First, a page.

Uppsala University, Disciplinary Domain of Medicine and Pharmacy, Faculty of Medicine, Department of Neuroscience, Child and Adolescent Psychiatry.
    Applying EMDR on children with PTSD2008In: European Child and Adolescent Psychiatry, ISSN 1018-8827, E-ISSN 1435-165X, Vol. 17, no 3, p. 127-132Article in journal (Refereed)
    Abstract [en]

    Objective To find out child-adjusted protocol for eye movement desensitization and reprocessing (EMDR). Method Child-adjusted modification were made in the original adult-based protocol, and within- session measurements, when EMDR was used in a randomized controlled trial (RCT) on thirty-three 6-16-year-old children with post-traumatic stress disorder ( PTSD). Results EMDR was applicable after certain modifications adjusted to the age and developmental level of the child. The average treatment effect size was largest on re-experiencing, and smallest on hyperarousal scale. The age of the child yielded no significant effects on the dependent variables in the study. Conclusions A child-adjusted protocol for EMDR is suggested after being applied in a RCT for PTSD among traumatized and psychosocially exposed children.

  • 4.
    Ahmad, Abdulbaghi
    et al.
    Uppsala University, Disciplinary Domain of Medicine and Pharmacy, Faculty of Medicine, Department of Neuroscience.
    Sundelin Wahlsten, Viveka
    Uppsala University, Disciplinary Domain of Medicine and Pharmacy, Faculty of Medicine, Department of Neuroscience.
    Trauma och utsatthet hos barn: Ny kunskap ställer krav på begreppsrevision[Child trauma and vulnerability; new knowledge necessitates conceptual revision]1998In: Läkartidningen, ISSN 0023-7205, E-ISSN 1652-7518, Vol. 95, no 17, p. 1955-1962Article in journal (Other academic)
    Abstract [en]

    How are we to understand a child's development--both the potentiating and inhibiting factors? The past two decades have witnessed intensive research both on mental trauma and its possible effects on the child's developing brain, and on the importance of risk factors and protective factors in children's development and health. Research in these two fields has been conducted concurrently and has yielded new, important, and in many cases complementary, information. To promote the general availability and clinical applicability of these advances in our knowledge, it is necessary to modify our conceptual approach, basing it on the child's perspective instead.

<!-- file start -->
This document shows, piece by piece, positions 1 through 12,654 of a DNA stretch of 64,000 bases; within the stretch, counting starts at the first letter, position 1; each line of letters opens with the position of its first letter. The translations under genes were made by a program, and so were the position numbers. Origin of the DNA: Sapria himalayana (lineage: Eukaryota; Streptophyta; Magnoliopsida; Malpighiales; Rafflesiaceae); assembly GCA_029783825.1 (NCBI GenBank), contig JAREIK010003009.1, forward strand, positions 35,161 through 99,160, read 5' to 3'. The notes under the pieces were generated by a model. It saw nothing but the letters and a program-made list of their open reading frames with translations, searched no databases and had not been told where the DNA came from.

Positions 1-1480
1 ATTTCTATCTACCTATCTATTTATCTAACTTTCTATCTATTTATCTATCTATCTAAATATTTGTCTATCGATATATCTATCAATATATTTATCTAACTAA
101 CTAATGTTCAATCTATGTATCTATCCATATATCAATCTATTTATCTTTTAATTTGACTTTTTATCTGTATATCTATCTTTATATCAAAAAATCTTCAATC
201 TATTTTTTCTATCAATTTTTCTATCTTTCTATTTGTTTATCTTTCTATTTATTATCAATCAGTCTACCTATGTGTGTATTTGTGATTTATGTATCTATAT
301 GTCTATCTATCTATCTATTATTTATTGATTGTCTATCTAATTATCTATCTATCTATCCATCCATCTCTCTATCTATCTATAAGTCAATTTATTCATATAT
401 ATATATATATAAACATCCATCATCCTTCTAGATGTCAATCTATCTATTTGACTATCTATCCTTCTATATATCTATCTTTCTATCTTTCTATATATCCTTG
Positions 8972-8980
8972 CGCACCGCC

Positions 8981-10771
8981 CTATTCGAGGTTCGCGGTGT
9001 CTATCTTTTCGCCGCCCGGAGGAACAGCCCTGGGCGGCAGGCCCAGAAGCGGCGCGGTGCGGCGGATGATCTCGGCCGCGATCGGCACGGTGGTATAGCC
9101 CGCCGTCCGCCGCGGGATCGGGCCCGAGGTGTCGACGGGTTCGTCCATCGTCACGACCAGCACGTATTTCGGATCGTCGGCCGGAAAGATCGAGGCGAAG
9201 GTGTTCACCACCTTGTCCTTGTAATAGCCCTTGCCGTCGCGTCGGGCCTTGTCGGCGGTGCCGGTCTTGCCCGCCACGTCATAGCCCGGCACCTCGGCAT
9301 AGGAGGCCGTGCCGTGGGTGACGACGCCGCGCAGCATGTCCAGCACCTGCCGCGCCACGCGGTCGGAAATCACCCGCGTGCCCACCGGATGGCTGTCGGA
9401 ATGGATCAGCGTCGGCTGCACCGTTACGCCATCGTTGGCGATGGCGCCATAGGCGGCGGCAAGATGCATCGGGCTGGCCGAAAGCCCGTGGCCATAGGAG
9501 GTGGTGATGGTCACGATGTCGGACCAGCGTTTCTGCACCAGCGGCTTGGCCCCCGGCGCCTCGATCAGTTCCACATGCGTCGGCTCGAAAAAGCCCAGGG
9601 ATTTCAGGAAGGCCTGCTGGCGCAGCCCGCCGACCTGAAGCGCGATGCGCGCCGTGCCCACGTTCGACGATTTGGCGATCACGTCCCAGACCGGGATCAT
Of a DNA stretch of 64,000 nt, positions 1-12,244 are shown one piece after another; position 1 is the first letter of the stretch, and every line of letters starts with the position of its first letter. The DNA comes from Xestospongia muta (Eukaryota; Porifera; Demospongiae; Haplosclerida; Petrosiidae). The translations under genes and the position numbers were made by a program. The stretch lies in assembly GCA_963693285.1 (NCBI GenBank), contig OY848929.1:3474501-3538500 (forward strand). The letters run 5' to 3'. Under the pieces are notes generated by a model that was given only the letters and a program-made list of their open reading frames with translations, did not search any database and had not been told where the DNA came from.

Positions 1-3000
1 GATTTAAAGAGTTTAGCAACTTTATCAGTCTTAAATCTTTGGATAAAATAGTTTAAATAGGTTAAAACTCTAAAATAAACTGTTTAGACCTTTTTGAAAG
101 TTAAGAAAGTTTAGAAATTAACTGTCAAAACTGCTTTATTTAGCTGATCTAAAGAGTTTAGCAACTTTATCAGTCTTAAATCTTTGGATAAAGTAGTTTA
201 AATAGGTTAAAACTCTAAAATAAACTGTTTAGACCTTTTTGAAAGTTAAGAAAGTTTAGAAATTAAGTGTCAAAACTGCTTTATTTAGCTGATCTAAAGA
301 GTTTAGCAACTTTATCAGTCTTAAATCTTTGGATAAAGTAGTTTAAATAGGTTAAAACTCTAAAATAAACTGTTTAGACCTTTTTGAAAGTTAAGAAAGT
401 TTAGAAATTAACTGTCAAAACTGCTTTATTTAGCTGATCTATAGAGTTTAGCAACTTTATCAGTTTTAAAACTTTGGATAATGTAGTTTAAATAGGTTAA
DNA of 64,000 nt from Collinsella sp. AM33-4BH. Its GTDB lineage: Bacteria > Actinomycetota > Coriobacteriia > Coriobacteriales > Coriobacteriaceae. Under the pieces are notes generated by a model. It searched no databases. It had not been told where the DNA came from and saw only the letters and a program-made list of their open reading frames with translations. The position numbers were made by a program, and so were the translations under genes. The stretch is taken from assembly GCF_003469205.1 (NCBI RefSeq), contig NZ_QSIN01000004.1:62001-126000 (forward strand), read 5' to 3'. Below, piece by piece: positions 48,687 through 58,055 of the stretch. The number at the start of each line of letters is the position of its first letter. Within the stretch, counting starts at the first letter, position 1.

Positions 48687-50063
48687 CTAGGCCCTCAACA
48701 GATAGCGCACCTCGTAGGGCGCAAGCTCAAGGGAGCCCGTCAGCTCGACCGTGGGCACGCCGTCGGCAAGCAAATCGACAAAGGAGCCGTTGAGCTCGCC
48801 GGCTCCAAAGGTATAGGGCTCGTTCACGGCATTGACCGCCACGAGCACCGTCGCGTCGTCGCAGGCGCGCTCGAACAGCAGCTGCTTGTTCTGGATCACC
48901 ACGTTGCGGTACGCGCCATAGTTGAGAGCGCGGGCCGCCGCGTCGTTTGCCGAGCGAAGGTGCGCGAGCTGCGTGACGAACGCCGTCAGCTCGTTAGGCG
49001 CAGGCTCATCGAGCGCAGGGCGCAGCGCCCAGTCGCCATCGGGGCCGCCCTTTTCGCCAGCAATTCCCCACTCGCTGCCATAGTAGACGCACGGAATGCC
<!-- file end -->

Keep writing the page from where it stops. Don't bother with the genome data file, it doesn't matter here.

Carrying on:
• 5.
    Ahmad, Abdulbaghi
    et al.
    Uppsala University, Disciplinary Domain of Medicine and Pharmacy, Faculty of Medicine, Department of Neuroscience, Child and Adolescent Psychiatry.
    Sundelin Wahlsten, Viveka
    Uppsala University, Disciplinary Domain of Medicine and Pharmacy, Faculty of Medicine, Department of Neuroscience, Child and Adolescent Psychiatry.
    Sofi, MA
    Qahar, JA
    von Knorring, Anne-Liis
    Uppsala University, Disciplinary Domain of Medicine and Pharmacy, Faculty of Medicine, Department of Neuroscience.
    Reliability and validity of a child-specific cross-cultural instrument for assessing posttraumatic stress disorder2000In: European Child and Adolescent Psychiatry, ISSN 1018-8827, E-ISSN 1435-165X, Vol. 9, no 4, p. 285-294Article in journal (Refereed)
    Abstract [en]